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Archives of Toxicology

, Volume 84, Issue 3, pp 245–251 | Cite as

Stem cells in chemical carcinogenesis

  • Cornelia DietrichEmail author
  • Carsten Weiss
  • Ernesto Bockamp
  • Cathrin Brisken
  • Tania Roskams
  • Rebecca Morris
  • Barbara Oesch-Bartlomowicz
  • Franz Oesch
Meeting Report
  • 106 Downloads

The advanced course was held on behalf of ECNIS, a European Network of Excellence (NoE). In ECNIS—Environmental Cancer, Nutrition and Individual Susceptibility—twenty-four different European partners are organized in 15 work packages, thereby bringing together multidisciplinary expertise. The goal of ECNIS is to integrate and stimulate cancer research by fostering interactions between epidemiologists, molecular genetics, biochemists and molecular toxicologists. The most important instruments to achieve science integration are scientific meetings, such as workshops and advanced courses, joint training programmes, stimulation and support of scientific cooperations, exchange of researchers, shared laboratory facilities and generation of platforms and databases. Current knowledge, gaps, open questions and future challenges in cancer research are summarized, discussed and finally disseminated in several review articles as well as meeting reports. Further information on ECNIS is available...

Keywords

Stem Cell Cancer Stem Cell Sensor Cell Stem Cell Niche Normal Stem Cell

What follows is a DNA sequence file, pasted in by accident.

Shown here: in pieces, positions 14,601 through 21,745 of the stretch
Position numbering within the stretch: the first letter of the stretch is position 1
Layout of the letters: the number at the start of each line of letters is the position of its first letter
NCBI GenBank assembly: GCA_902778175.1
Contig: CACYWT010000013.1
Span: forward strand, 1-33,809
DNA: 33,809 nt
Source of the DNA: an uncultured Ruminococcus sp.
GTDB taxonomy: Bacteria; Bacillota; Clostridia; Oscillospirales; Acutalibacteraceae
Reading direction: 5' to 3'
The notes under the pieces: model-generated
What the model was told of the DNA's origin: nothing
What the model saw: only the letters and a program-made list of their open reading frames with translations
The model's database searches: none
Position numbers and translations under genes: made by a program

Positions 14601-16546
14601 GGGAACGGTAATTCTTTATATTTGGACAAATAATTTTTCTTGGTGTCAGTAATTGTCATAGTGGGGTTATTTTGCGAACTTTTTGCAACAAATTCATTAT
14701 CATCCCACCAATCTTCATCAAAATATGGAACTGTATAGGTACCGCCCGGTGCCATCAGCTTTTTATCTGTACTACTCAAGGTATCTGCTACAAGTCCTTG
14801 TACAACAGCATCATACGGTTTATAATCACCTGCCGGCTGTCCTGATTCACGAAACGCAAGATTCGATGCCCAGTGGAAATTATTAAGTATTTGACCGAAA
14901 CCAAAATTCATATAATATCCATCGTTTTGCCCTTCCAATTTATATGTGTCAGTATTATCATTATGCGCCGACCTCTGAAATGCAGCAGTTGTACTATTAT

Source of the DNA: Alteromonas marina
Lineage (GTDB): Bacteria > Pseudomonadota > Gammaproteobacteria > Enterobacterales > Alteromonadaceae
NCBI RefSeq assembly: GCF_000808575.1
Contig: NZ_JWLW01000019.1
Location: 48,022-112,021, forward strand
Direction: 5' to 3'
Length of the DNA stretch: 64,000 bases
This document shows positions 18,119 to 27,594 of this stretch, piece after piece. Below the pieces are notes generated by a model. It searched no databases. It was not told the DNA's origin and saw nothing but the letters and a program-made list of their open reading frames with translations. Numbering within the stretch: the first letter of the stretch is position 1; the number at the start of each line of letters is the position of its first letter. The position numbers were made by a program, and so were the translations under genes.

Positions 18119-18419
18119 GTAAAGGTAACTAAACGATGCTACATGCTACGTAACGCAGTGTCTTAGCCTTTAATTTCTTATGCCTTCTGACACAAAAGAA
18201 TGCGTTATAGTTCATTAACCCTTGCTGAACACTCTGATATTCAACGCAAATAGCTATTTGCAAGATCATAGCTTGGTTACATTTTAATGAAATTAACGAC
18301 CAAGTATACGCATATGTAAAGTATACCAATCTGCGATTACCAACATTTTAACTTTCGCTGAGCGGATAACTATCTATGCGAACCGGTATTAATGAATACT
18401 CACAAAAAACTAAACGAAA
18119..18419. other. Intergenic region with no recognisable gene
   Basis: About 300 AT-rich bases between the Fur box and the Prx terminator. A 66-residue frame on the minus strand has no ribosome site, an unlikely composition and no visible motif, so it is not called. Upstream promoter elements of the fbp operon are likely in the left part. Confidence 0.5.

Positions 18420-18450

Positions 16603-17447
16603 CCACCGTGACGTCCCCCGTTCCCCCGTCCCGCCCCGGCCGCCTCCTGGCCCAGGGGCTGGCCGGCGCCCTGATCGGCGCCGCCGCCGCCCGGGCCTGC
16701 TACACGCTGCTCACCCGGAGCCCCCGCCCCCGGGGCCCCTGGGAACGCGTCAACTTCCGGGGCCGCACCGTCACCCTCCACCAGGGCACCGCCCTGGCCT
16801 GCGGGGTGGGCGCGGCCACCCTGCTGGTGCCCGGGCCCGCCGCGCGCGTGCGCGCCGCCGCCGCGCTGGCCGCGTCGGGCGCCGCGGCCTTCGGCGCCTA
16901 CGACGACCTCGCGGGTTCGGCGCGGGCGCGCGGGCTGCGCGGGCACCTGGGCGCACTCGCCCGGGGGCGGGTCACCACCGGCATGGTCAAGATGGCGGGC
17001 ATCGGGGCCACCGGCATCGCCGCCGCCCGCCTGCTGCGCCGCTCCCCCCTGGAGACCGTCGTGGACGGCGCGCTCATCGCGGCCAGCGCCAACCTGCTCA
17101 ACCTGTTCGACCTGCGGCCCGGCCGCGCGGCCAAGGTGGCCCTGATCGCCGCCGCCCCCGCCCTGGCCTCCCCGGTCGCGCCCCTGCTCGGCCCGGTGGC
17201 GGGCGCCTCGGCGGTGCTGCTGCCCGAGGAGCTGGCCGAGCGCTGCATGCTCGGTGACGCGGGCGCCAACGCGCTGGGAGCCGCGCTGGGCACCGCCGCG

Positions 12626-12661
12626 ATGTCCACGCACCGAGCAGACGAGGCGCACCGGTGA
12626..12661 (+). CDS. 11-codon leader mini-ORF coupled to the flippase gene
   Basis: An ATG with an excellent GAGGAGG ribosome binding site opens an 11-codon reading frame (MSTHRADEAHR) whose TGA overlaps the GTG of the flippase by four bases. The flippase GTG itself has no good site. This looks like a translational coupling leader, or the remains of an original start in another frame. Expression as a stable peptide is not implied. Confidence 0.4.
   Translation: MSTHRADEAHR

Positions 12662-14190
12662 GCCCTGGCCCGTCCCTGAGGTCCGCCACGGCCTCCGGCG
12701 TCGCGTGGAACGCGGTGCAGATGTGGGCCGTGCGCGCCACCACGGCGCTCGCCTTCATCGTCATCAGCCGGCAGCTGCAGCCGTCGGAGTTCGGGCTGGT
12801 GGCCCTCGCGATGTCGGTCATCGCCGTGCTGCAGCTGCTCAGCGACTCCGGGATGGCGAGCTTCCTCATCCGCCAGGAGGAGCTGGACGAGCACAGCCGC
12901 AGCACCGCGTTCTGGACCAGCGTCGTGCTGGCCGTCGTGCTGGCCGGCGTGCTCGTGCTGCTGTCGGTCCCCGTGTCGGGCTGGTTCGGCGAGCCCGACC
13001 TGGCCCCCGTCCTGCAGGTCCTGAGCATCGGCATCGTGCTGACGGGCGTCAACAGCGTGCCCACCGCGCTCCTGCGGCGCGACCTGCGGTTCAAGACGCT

These keywords were added by machine and not by the authors. This process is experimental and the keywords may be updated as the learning algorithm improves.

References

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Copyright information

© Springer-Verlag 2009

Authors and Affiliations

  • Cornelia Dietrich
    • 1
    Email author
  • Carsten Weiss
    • 2
  • Ernesto Bockamp
    • 1
  • Cathrin Brisken
    • 3
  • Tania Roskams
    • 4
  • Rebecca Morris
    • 5
    • 6
  • Barbara Oesch-Bartlomowicz
    • 1
  • Franz Oesch
    • 1
  1. 1.Institute of ToxicologyUniversity Medical Centre, Johannes Gutenberg-UniversityMainzGermany
  2. 2.Institute of Toxicology and GeneticsKarlsruhe Institute of Technology (KIT)Eggenstein-LeopoldshafenGermany
  3. 3.Swiss Institute for Experimental Cancer Research (ISREC), School of Life SciencesSwiss Federal Institute of Technology (EPFL)LausanneSwitzerland
  4. 4.Department of Morphology and Molecular PathologyKU LeuvenLeuvenBelgium
  5. 5.Department of DermatologyColumbia University Medical CenterNew YorkNYUSA
  6. 6.The Hormel InstituteUniversity of MinnesotaAustinUSA

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